“A Response to Mr. Elliott” by Samuel Keithley

 For young high school graduates in America, college is many things.  It is an intimidating stage in growing up.  One takes his or her first long-term leave from parents and starts taking ownership of his or her personal life.  It is perceived to be the next necessary step to getting a career.  It is a new social atmosphere with new and exciting relationships.  It is where one can take a break to grow and learn without the common distractions that come from life.

At a Bible college the spiritual element is added.  Mr. Elliott did a great job addressing a problem that can occur when that spirituality is added to a place that is seen as essential in the next steps of life.  In his article that appeared in the previous issue of the SOMA, Elliott fought for intellectual integrity of the Christian student that feels called by God to his or her place for personal development.  Elliott clearly stated that one should work hard at the task that God puts before them and that there is no room for the excuse that only the urging of the Spirit is needed for ministry.  While the article gave solid encouragement for people to stop making excuses and put their nose to the grindstone, there are a couple things that need addressing.

The first is a small detail that needs to be addressed.  The propositions that Elliott gives in his article do not break the law of non-contradiction.  It is difficult to take principles from symbolic logic and identify and utilize it in more complex sentences, which is why the mistake is not that hard to make but hard to catch.  Elliott claimed that the statements “the Holy Spirit’s power in one’s life is the cause for a theological education” and “the Holy Spirit’s power in one’s life causes a devaluation of his theological education” are mutually exclusive.1   That is not necessarily true.  The proposition that would be excluded by the first statement would be more like, “the Holy Spirit’s power in one’s life is not the cause for a theological education.”  Although the Holy Spirit causing one to not value the education that it has led the believer to does not make sense, it is not excluded.  This does not take away from Elliott’s point, however.  What Mr.Elliott saw is apparent—one cannot boast in being at Moody if one will only scoff at Moody when a poor grade appears.

Semantic issues aside, there is one thing that was not addressed that should play into the conversation.  This idea is that of heart versus ability.  Mr. Elliott confesses that ultimately what he is attacking is the “sin of sloth.”2  This is where Elliott does well to urge the Christian student to utilize the gifts that God has given in the place where God has led.  This is what Elliott’s article was focusing on; trying to get the reader to examine oneself and see if in them there was a heart of laziness that was then trying to find a plausible excuse to save face amidst his or her peers.  Elliott’s observation was keen in trying to call out not only laziness in the Christian student but also deceit; the deceit caused by pride that is so easily found in all of us.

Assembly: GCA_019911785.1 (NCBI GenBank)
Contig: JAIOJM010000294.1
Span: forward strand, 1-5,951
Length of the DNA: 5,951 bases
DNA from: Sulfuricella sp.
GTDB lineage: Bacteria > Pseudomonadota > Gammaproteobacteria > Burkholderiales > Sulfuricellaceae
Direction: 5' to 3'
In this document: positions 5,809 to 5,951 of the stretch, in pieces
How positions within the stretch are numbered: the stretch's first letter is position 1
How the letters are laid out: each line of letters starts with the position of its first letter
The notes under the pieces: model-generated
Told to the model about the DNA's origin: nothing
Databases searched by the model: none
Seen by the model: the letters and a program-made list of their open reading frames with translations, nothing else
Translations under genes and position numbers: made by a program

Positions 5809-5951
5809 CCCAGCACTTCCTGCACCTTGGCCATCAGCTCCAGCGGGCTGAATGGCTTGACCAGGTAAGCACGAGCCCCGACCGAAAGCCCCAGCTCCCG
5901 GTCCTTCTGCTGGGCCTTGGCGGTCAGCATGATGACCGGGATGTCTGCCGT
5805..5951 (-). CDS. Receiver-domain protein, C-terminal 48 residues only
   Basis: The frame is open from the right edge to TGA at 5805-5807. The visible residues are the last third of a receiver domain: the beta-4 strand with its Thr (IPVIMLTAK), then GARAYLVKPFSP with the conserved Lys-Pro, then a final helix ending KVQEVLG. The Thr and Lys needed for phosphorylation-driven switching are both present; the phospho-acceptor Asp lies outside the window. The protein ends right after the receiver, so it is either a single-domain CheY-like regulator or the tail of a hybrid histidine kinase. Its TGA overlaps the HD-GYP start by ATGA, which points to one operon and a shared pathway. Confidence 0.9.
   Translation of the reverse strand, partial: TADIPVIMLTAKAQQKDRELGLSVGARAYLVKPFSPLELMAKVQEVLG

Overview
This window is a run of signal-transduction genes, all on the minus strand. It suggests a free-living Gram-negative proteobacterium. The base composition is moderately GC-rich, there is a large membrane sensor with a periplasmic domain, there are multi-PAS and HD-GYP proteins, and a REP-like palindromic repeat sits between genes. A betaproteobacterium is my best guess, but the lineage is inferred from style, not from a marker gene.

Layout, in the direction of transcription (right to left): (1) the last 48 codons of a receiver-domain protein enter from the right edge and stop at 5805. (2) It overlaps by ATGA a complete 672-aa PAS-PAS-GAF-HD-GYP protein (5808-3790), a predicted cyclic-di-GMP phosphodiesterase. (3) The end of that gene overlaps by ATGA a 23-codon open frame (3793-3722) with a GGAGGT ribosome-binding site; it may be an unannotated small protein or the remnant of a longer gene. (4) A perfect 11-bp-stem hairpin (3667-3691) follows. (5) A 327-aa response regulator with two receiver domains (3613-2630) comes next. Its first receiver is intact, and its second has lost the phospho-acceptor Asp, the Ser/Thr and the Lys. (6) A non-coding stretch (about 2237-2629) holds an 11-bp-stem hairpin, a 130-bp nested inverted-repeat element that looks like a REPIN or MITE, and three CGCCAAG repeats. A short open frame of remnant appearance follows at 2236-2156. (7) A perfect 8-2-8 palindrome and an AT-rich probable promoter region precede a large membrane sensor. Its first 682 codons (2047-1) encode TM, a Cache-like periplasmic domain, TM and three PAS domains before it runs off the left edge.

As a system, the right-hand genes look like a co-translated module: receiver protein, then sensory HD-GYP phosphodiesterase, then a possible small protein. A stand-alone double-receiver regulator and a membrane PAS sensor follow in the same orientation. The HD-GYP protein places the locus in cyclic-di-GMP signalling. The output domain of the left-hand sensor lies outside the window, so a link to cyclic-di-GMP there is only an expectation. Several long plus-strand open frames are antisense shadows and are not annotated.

But what I would like to qualify, if briefly, is that receiving a poor grade is also a matter of ability.  Different students have different memory and learning capacities.  There are also many different learning styles, not all of which is found in the typical college setting.  There is also a matter of subject strength and weakness (although at Institutes such as Moody the subject matter is quite limited compared to other environments).  All of this is to say that poor grades do not necessarily come from laziness.  Mr. Elliott does make a note of this in his article; “I am not wishing to equate poor grades with laziness, but rather to equate laziness with poor grades.”3   But I also disagree with this statement.  God knows that there are people who receive good grades but do not work at it.  The biblical proverb “to whom much is given, much is required” should be the words that haunt universities—for there is nothing more tragic than a lazy genius.

This is not to excuse poor grades on account of ability either.  As Mr. Elliott said in his article one needs to become humble and then work where they are weak and try to improve in that area.  That should be the tone of Mr. Elliott’s article; an urging that if you need help, please seek help.  If one is seeking a degree because of God’s calling then one would believe that he or she would use whatever resources to accomplish something rather than just get by.  If one comes out at the end of four years and the only thing received is a mere degree than the university or college has failed.

There are other topics that one could explore that create the overwhelming shadow of college education (grades, cultural and social expectations, the “college experience”) but these are the two things that simply needed more qualification: a nit-picky qualification of semantics and a deeper, comprehensive explanation of Mr. Elliott’s evaluation.  Those who receive poor and good grades should heed Mr. Elliott’s words that it is an offense to waste the time that God has given here at school and to try to blame the Holy Spirit for what is of our own doing.


1. Para 3

2. Para 8

3. Para 8



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